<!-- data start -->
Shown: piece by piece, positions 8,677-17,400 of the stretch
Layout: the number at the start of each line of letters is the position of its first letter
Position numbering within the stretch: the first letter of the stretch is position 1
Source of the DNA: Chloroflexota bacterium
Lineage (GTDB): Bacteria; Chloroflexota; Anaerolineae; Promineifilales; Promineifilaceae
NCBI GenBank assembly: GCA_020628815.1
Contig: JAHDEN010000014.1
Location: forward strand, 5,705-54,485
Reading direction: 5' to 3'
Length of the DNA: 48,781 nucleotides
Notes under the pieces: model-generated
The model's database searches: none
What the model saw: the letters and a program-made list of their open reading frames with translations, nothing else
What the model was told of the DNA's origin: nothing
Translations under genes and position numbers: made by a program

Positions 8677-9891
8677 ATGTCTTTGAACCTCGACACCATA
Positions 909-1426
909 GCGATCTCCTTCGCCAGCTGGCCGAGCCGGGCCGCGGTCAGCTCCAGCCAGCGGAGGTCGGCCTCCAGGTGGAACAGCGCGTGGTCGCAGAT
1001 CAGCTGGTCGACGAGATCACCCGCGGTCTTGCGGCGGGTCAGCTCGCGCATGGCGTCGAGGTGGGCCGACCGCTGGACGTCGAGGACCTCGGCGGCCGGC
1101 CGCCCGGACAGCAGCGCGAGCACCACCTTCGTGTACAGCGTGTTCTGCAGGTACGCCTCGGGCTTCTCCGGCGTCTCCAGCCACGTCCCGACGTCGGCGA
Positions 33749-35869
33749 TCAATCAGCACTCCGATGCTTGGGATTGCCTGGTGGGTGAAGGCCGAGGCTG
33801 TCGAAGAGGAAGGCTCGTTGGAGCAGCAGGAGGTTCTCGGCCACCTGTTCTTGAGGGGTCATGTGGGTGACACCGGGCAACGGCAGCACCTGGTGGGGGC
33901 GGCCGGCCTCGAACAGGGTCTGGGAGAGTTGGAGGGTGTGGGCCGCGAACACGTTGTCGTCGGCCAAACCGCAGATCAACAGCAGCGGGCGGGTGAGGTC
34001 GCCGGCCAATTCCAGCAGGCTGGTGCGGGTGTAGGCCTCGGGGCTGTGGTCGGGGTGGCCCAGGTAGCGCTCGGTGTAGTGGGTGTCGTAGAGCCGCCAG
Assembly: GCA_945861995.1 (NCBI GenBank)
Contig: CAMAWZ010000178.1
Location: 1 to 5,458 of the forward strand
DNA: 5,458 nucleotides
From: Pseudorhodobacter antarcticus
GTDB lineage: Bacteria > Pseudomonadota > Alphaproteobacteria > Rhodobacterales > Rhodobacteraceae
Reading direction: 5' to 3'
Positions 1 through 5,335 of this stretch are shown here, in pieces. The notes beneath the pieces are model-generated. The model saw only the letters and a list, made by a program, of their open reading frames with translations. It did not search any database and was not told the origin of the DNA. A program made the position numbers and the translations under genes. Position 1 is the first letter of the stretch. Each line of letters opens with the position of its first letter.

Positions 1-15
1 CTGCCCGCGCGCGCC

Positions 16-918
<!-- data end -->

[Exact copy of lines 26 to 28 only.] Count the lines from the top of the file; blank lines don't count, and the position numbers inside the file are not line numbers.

34001 GCCGGCCAATTCCAGCAGGCTGGTGCGGGTGTAGGCCTCGGGGCTGTGGTCGGGGTGGCCCAGGTAGCGCTCGGTGTAGTGGGTGTCGTAGAGCCGCCAG
Assembly: GCA_945861995.1 (NCBI GenBank)
Contig: CAMAWZ010000178.1